I think the confusion comes from combining a couple separate parts of the Lagrange error bound into one idea. Let's start with the question of what to put in for your b. We know that Taylor polynomials tend to decrease in accuracy as we move away from the center of the polynomial. This suggests that we should use an endpoint for the value of b. We can actually be more precise about this.
You have |R_2 (x)| <= M / 3! * |b - 0|^3 which simplifies to |R_2 (x)| <= M / 3! * |b|^3.
Notice a couple things about this. First, it really is true that as b increases (in magnitude), the error estimate will grow. The error bound has the form (constant)*|b|^3. This expression is 0 if b = 0 and increases as b moves away from 0. Second, note that it really doesn't matter which endpoint of the interval you plug in for b. You're going to take the absolute value anyway. While it may not seem this way, it will always not matter in exactly this way... as long as your interval of interest is symmetric about the center of the polynomial. |b - c| is the distance between b and c, and this distance is the same at either endpoint of the interval (as long as the interval is symmetric). So I would just put in 0.1 for b and call it a day.
Selecting a value for M is a separate issue. M is a bound on the value of the (n+1)st derivative on the interval in question, in this case (-0.1, 0.1). In application, M is usually *not* the actual maximum of the relevant derivative on the interval. Usually the max of the relevant derivative is either hard to find, or (more likely) not useful for computation. So we don't actually have to be too careful about matching the maximum value of the 3rd derivative. We just have to make sure we overestimate it. At what x-value the (n+1)st derivative has its maximum is not really relevant to computing the error bound. You are right that in this particular problem we can actually find the maximum value for the 3rd derivative 2/(x+1)^3 on the given interval since the 3rd derivative is monotonic. (Actually, that's not quite true. The interval you posed is an open interval and so the 3rd derivative doesn't obtain a max on it at all. But let's stay focused on finding M.) I think the fact that we can find and express exactly the least upper bound on |f '''(x)| in this problem is actually a distraction -- if we couldn't find it so exactly, but could only approximate it, I bet you wouldn't be as worried about some of the concerns that have come up. In any event, a choice for M would be 2 / (-0.1+1)^3 = 2.74ish. I would just let M = 3 for simplicity. But notice that I haven't paid any attention to the b-value in this consideration of what M should be, just as I didn't think about M at all when I was considering what to use for b.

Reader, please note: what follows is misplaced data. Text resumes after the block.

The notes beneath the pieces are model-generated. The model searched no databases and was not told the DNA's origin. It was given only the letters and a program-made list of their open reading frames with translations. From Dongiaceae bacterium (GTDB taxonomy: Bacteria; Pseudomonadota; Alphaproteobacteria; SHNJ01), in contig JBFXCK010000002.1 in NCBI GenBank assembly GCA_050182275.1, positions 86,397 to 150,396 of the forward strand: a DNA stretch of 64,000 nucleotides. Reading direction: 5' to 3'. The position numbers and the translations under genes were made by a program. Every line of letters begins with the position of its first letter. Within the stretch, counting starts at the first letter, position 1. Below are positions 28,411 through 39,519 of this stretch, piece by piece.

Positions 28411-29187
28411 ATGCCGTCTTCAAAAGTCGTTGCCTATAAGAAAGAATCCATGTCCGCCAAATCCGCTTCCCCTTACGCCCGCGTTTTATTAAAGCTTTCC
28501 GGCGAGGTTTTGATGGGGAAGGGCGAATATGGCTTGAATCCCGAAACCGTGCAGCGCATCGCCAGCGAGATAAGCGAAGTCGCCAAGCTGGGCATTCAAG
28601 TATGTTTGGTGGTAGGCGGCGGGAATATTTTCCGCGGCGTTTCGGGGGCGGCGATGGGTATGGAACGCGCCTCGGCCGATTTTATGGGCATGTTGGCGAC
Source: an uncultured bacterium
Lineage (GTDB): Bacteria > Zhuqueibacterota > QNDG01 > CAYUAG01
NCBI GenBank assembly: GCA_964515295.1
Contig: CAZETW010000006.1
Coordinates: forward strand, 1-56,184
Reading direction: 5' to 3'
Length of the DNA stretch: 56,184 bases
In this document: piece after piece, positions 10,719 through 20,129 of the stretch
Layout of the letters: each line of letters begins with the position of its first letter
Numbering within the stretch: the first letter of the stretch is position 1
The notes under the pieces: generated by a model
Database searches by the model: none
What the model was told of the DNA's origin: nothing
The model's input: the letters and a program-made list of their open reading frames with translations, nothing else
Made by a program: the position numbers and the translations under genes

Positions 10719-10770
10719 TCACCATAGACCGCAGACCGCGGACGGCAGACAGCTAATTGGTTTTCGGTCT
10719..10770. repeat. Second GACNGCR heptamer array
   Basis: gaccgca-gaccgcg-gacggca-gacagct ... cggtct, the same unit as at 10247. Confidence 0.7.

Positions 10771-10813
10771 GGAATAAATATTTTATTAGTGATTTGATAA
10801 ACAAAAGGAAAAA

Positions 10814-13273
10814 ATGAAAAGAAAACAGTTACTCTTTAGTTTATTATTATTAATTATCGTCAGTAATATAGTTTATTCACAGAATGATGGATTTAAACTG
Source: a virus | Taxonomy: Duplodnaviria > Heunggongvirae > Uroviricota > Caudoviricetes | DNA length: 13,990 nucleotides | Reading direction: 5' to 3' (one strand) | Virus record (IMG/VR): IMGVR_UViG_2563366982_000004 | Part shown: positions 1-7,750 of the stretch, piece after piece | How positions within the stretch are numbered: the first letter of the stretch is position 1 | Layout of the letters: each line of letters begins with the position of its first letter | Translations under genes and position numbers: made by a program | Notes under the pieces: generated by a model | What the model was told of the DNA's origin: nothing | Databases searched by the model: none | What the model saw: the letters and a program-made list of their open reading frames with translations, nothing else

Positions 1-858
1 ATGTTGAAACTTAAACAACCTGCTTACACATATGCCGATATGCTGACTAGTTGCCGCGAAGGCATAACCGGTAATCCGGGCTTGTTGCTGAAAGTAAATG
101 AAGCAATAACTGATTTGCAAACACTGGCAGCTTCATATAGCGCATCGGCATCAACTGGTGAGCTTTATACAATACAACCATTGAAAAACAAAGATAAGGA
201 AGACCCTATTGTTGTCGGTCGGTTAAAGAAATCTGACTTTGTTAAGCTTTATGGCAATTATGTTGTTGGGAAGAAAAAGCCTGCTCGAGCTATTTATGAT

Benjamin Goldstein The Cambridge School of Weston Weston, MA
-----Original Message----- From: Justin OBrien [mailto:OBrienJ@bronxville.k12.ny.us] Sent: Monday, April 11, 2011 3:38 PM To: AP Calculus Subject: [ap-calculus] Lagrange Error Bound ln(1+x)
I want to use Lagrange Error Bound for ln(1+x) and I am confused about how to do it. I suppose Alt. Series error bound would be easier to apply but, I want to know how to apply Lagrange also to answer the question below because it raises some questions about the way the formula is stated.
"Find a bound on the maximum error when ln(1+x) is approximated by f(x) = x - (1/2)x^2 on the interval |x| < 0.1 "
So |R(x)| <= [ M / (3!) ] x | b - c |^3
c = 0 in this expansion
M = MAX VAL of the 3rd derivative of ln(1+x) on (b,0) or (0,b)
b = ?
Part of my confusion is what to use for b. If I want to maximize the error, I assume I would use b = .1 or b = -.1 . But the 3rd derivative of ln(1+x) is 2/(1 + x)^3 . It will attain a maximum value on the interval at the left endpoint , x= -.1 . Does that force me to use the interval (-.1, 0) ? In other words what determines the value of b in an example such as this where it is not specified explicitly? Does the maximization of the (n+1)th derivative take precedent? Or for instance in this example, can I choose the right endpoint arbitrarily and maximize the (n+1)th derivative on (0, .1)?
Maybe I have answered my own question - would it be correct to say that if an upper bound is sought then one needs to consider both endpoints as candidates for b, then choose the one that gives a higher value for the error?